There was something about the school at the time that sort of, in spite of us being a prisoner of the fashion of the time, of the moment, sort of had a very humanistic line through it. So as I came to the final years, Doug Shadbolt arrived. And Doug and I had a couple of, you know, memorable, for me memorable events. I remember studio in fifth year in which I did something that if I pulled out of the archive today, it would look like a Richard Meier house. It was sort of Bauhaus and white and all the forms that I grew up with in Israel. You know, I grew up in a Bauhaus city. I grew up in a Bauhaus house. I mean they were all sort of white, curvy balconies and strip windows and all that. And I did one of those. That was pre-Richard Meier. And Doug gave me shit. He said, “That’s an easy way out. What are you doing? What’s the meaning of that?” Really gave me hell. And that was interesting because it shook me up. It shook me up about pursuing things that are easy and also of having facility and doing the easy thing. And the sort of final highlight at McGill was Sandy van Ginkel, who sort of came as a visiting professor. I had started my thesis. I should say that an important event for me and to give credit to CMHC where credit is deserved, they had formed that new scholarship, at the time it was new, of studying housing, picking one student from one school of architecture in Canada and sending them off in the summer to study housing on the continent. That was the first year that they formed the scholarship. And I was picked. I remember Michel Barcelo the- what was that? The École des Beaux-Arts, Université de Montréal, and discovering separatism on the trip because here was my first separatist friend. Many more to come later. And, you know, we traveled and then we went to Ottawa and worked at CMHC. And I came back saying I’m going to do housing for my thesis. So sort of-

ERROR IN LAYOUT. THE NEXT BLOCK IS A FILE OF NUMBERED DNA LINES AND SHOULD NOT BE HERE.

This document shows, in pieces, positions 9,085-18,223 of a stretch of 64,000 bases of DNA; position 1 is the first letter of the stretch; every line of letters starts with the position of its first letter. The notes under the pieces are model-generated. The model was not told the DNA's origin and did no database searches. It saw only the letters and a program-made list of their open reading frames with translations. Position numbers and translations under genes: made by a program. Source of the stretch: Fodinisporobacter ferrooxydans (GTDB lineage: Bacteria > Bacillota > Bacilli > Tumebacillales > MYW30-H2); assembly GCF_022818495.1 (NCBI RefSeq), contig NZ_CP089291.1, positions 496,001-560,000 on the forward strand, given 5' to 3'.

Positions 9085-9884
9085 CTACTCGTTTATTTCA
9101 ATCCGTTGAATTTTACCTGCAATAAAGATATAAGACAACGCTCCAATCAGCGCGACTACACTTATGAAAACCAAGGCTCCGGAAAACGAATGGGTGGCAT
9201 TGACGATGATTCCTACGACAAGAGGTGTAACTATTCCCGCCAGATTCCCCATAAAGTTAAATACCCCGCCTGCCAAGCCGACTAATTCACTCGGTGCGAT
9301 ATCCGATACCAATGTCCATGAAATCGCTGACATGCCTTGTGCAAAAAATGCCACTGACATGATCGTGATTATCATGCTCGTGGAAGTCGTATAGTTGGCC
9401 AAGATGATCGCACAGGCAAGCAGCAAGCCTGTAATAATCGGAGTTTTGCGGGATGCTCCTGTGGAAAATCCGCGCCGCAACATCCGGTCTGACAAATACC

[5:59:24]

That was the year between-

Fifth and sixth.

Okay.

And I had sent in a report saying I was going to do for my thesis the Knesset, the parliament of Israel, so going back to my roots. But by the time I came back, I had a report called- titled A Case of City Building. City living, A Case of City Living. And that work became sort of the programme for the thesis and I was going to do housing. And van Ginkel was around and I was very taken by his rhetoric and sort of the whole connection with Team X and Aldo van Eyck and Giancarlo de Carlo and all the people in Europe who were sort of rebelling and reacting against sort of conventional modernism. I was very anti-Miesian. I was sort of antithetical to the sort of mainstream of what was going on. I was interested in Le Corbusier but not totally convinced by him. Certainly not by the recent work like Unité d’ habitation and so on. And here came these, you know, architects who sort of taught pedestrian scale in connection with a historic fabric and so Sandy became my thesis advisor. And because he was not teaching full-time then, I actually made a pilgrimage I think once a week to his studio and spent a few hours working on my- discussing the thesis with him. And so it evolved. It was actually part of a wonderful experience. So all in all, I had a great time.

[7:36:03]

That is a model of your thesis behind you, isn’t it?

Right. That was one of the four models, that’s right. It was a three-dimensional building system. There was a model of the whole town of it and that was a detail model.